Ep. 18 Kavita Ganesan - Software Engineer turned NLP Data Scientist


Kavita Ganesan is a data scientist with expertise in natural language processing, machine learning, text mining and search. Over the last decade, she’s developed AI and data science solutions for companies like GitHub3M Health Information Systems and eBay as well as a handful of startups. Kavita also serves as a consultant for several companies.

For other tech roles and descriptions click here.

Kavita’s expertise is zeroing in on business goals and coming up with robust solutions to hard data problems that stand the test of time. Her work has involved:

  • Extracting insights from unstructured data
  • Designing and developing customized recommendation systems
  • Sentiment analysis
  • Developing high-accuracy text classifiers
  • Search enhancements
  • Text summarization

Kavita received her Ph.D. in computer science with a focus on text mining, machine learning and search from the University of Illinois at Urbana Champaign. She’s authored over ten first author papers at top tier data mining and NLP publications such as WWW, COLING, NAACL, IEEE Big Data and Information Retrieval Journal.

Episode Summary

Kavita Ganesan took the traditional 4 year approach to getting a bachelor’s in computer science, but her journey didn’t stop there. After undergrad, she switched back and forth between working and more schooling before ultimately getting her PhD in data science in 2013.

After working as an engineer for some time, Kavita found her passion in natural language processing (NLP). She quickly realized that breaking into the field would require her to be a research scientist, not a software engineer. This is when she went back to school and got her PhD.

In this episode we’ll get into the day to day of a research scientist. “You don’t always have to build up sophisticated models”, Kavita says, but you do “need to have your creative hat on at all times.” And for those that think data science is just about complex math, you’ll be surprised! According to Kavita, she spends only .5 percent of her time on math “because the math is already done for you in the tools.”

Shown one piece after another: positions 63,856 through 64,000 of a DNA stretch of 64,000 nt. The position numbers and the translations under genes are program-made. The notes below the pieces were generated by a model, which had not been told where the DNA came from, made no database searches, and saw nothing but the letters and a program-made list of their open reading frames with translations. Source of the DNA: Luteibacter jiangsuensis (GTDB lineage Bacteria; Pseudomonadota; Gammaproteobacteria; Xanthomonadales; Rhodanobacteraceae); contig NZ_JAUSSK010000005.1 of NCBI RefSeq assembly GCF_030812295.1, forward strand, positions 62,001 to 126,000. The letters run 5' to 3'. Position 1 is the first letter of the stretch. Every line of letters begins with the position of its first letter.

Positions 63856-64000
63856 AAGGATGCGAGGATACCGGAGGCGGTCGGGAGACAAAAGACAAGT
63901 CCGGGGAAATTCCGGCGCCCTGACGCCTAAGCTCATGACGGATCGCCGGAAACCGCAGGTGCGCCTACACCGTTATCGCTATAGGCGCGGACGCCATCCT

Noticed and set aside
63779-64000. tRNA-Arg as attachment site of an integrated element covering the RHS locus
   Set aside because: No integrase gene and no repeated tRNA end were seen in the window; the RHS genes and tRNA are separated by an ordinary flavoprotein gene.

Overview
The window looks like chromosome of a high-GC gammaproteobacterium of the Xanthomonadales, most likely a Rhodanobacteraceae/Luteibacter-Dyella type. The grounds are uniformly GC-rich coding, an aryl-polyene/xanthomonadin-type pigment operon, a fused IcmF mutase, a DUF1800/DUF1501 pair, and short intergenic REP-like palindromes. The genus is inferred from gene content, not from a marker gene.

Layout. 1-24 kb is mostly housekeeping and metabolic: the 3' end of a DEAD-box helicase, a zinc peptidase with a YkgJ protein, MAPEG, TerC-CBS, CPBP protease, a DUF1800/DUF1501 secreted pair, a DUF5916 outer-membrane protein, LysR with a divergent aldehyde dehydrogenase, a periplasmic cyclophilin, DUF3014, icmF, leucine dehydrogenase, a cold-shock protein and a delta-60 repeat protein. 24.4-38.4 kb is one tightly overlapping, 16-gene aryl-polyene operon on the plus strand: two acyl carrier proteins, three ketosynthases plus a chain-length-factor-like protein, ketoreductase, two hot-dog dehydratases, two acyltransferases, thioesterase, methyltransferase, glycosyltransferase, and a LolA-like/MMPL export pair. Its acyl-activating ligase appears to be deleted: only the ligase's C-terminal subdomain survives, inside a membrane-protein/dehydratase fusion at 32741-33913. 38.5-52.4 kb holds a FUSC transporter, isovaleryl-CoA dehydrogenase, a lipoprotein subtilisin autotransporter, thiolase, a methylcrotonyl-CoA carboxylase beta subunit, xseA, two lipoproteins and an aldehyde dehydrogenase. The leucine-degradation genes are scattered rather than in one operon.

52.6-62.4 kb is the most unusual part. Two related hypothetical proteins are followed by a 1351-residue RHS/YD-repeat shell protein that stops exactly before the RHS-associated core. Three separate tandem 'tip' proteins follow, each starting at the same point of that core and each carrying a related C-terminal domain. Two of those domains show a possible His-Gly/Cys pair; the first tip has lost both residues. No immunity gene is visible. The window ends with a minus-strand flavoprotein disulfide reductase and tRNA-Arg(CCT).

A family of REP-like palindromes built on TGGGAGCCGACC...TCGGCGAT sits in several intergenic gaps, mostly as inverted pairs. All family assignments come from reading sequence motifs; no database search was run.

In this episode we’ll also cover:

  1. What its like working as a data analyst in healthcare
  2. The advantages of knowing BOTH software engineering and data science
  3. Tips on learning terminology when joining a new company
  4. What bias is and why its important in data science

Key Milestones

Key Quotes

On Data Science

“I realized that I really really want to do NLP. And I realized that you can’t do NLP back then as a software engineer, you need to be a research scientist. So thats what got me in the PhD program focused on text mining, NLP and search.”

“As I was about to graduate, thats when this whole data science world was growing, and then I just jumped right in.”

“You don’t really have to always build up sophisticated models. You need to have your creative hat on at all times.”

“One easy way to know what’s in the document is by surfacing topics. That means finding keywords that characterize a document by using concepts from text mining and NLP. This can be as simple as looking for keywords that are frequent in each document and then surfacing that to the user.”

“15-20% of my time goes into analyzing the data I’m going to work with and how to process it.”

“I think people with a computer science background have a lot more skills with coming up with demos or web apps than those from other backgrounds like statistics.”

On working in healthcare

“In the healthcare world the focus is very narrow. The vocabulary is limited. I would say even the set of problems are quite limited.”

“The area I worked on is analyzing electronic medical records which are completely unstructured, narrated by doctors.”

The importance of math in data science

“I would say I’m more a consumer of math. I use math maybe like .5 percent of my time because the math is already done for you in the tools.”

“You don’t have to be excellent at math but you have to have a very good intuition of how it works because thats how you can make your models work really well.”

On biases

“I was analyzing clicks to improve the relevancy of a search system and I noticed that all the clicks are at the tops of the search results. So that introduces a bias.”

“Because we’re training the machine to think like a human we’re going to have the problem of false positives. And also educate the product side of the company that its not going to be perfect if a machine does it.”

In hindsight

“I wish I knew more about startups and venture capitalism and product development. I knew how to do coding when I was 18, but I didn’t know how to make it a product.”